Tier 5 Strangers – We get to ‘meet’ about 80 000 people in our lifetime (that’s everyone from the teenager who served you a flat white in the coffee shop this morning to the uncle you only ever saw a few times back in your childhood) and the overwhelming majority of those will remain as barely one step up from complete strangers to us.



Before leaving this topic, I’d like to aim the cross-hairs at a couple of very recognisable friendship types –


You can be having a bad day. You can be having a good day. You may be having marriage problems. You may have just loaded a bloody body into the boot for all they care. None of it matters because  none of it will be discussed by the non-question asking friend who never, ever asks you anything about your life. This friend can be explained in one of three ways:

1) They are extremely self-absorbed and only want to talk about themselves.

2) They avoid getting close to people and don’t want to talk in-depth about either you or themselves or anything personal, just third-party topics.

3) They think YOU’RE incurably self-absorbed and know if they ask you about your life you’ll talk their ear off about it.



Whether we like to admit it or not there’s a power-balance at play in all friendships.

Friendships can be lopsided in a variety of ways. Someone can want to spend more time with a friend or vice-versa. One member can consistently do 90% of the listening and only 10% of the talking.

A near 50/50 friendship is ideal, but anything out to 65/35 is fine and can often be attributed to two different styles of personality. It’s when the number gap gets even wider that something less healthy is going on—something that doesn’t reflect very well on either party.



Infamous by name, white-anting by nature. The frenemy is a person with whom one is friendly, despite a fundamental dislike or rivalry. They are common in workplaces the world over. The frenemy can’t disguise their pleasure when things don’t pan out for us.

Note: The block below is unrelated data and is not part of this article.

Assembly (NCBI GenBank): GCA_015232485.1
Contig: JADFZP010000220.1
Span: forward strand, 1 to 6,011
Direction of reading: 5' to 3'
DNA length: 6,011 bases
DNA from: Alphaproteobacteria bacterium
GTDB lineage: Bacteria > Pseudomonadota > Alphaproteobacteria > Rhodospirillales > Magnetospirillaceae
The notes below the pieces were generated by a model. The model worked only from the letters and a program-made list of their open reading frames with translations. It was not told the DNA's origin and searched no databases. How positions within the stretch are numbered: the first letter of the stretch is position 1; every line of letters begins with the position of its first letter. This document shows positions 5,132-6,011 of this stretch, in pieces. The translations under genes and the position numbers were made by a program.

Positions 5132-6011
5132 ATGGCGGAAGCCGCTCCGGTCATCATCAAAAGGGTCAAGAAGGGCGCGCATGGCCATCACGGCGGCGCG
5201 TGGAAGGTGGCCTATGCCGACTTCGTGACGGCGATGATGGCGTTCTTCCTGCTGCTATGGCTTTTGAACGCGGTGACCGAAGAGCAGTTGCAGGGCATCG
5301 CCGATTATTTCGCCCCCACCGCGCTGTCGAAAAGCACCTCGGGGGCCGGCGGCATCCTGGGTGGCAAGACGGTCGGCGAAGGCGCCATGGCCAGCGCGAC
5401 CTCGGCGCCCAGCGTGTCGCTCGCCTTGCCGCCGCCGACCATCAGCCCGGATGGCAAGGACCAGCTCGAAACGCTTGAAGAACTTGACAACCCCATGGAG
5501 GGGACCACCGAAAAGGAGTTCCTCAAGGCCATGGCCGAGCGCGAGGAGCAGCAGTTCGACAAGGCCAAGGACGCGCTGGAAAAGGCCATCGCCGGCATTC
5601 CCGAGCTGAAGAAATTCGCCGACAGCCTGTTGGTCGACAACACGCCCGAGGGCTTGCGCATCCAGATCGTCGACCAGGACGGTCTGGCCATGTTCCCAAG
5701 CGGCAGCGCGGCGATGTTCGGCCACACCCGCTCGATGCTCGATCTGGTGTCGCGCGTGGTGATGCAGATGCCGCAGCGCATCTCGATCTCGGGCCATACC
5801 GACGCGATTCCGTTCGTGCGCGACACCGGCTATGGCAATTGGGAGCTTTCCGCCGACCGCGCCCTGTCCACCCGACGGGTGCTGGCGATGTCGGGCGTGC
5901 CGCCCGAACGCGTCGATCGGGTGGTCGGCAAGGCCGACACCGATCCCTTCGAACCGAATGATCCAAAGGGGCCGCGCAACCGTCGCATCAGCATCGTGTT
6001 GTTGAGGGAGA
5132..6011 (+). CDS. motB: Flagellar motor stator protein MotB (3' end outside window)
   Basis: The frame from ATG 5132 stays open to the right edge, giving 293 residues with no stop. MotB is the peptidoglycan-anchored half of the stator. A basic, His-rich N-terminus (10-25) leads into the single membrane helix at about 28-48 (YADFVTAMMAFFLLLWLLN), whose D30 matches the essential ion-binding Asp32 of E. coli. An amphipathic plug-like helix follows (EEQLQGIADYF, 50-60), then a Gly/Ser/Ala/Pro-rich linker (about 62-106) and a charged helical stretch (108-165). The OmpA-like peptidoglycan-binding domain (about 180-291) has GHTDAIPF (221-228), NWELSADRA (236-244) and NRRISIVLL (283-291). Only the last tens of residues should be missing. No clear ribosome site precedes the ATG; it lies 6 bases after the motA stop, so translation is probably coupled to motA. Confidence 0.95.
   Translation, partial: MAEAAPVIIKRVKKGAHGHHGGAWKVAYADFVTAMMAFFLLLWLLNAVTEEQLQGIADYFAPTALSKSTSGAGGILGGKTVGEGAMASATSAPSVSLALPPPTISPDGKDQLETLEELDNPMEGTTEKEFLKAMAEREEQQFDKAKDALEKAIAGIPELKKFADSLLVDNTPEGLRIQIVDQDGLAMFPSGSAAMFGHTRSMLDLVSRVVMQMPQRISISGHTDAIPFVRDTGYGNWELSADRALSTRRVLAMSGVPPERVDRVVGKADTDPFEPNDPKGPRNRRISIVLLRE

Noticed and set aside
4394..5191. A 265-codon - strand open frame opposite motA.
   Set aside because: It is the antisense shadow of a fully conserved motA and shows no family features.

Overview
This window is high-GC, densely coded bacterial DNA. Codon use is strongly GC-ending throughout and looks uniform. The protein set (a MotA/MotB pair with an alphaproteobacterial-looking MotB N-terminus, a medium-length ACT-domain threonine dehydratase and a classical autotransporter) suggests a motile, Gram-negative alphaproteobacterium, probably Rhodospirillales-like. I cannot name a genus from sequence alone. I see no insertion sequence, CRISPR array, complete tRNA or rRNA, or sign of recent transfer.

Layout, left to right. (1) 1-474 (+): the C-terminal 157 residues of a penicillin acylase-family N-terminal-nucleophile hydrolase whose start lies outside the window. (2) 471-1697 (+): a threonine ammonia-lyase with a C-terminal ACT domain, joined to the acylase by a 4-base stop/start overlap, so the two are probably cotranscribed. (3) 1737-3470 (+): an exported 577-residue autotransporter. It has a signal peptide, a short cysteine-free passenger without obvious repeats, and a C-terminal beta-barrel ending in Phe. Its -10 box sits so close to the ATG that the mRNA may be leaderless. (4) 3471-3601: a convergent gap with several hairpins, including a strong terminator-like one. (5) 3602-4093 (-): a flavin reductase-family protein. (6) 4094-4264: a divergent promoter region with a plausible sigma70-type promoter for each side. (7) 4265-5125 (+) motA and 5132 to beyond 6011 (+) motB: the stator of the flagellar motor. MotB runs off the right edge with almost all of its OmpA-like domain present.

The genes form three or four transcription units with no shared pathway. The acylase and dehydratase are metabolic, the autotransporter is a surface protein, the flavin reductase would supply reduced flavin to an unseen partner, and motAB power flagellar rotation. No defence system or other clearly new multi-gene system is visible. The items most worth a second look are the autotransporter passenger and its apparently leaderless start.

The word itself has appeared in print as early as 1953 in an article titled “Howz about calling the Russians our Frienemies?” by the American gossip columnist Walter Winchel  in the Nevada State Journal. 

The trick to dealing with a frenemy is getting them as low down your friendship mountain – at least Tier 3 but more ideally Tier 4 or 5) – as is humanly possible.



A Historical Friend is someone you became friends with in the first place because you met when you were little and stayed friends through the years, even though you’re a very weird match. A true Historical Friend is someone you absolutely would not be friends with if you met them today.



In many groups of friends, there’s one pair of individuals who can’t ever be alone together.  It’s not that they dislike each other—they might get along great—it’s just that they have no individual friendship with each other whatsoever. Awkward? Yeah, awkward.


There’s no denying life is a far richer experience in the company of good friends. It’s just that, like anything, friends exist on a continuum, meaning that there’s a range. There can also be a dark underbelly and I’m just sorry I had to be the one to raise it.

Then again what would you expect from a person who used to loath with a passion the television series FRIENDS (1994 -2004) and would rather have root canal surgery than have to endure the indignity of watching a single episode in its entirety based around the romantic and career lives of a collection of twenty and thirty somethings?

Sitting through the antics of an ensemble cast of perfectly groomed and overprivileged, what used to go by the name of ‘yuppies’ back in the 1980’s and 1990’s, just was not on my wavelength either back then or now.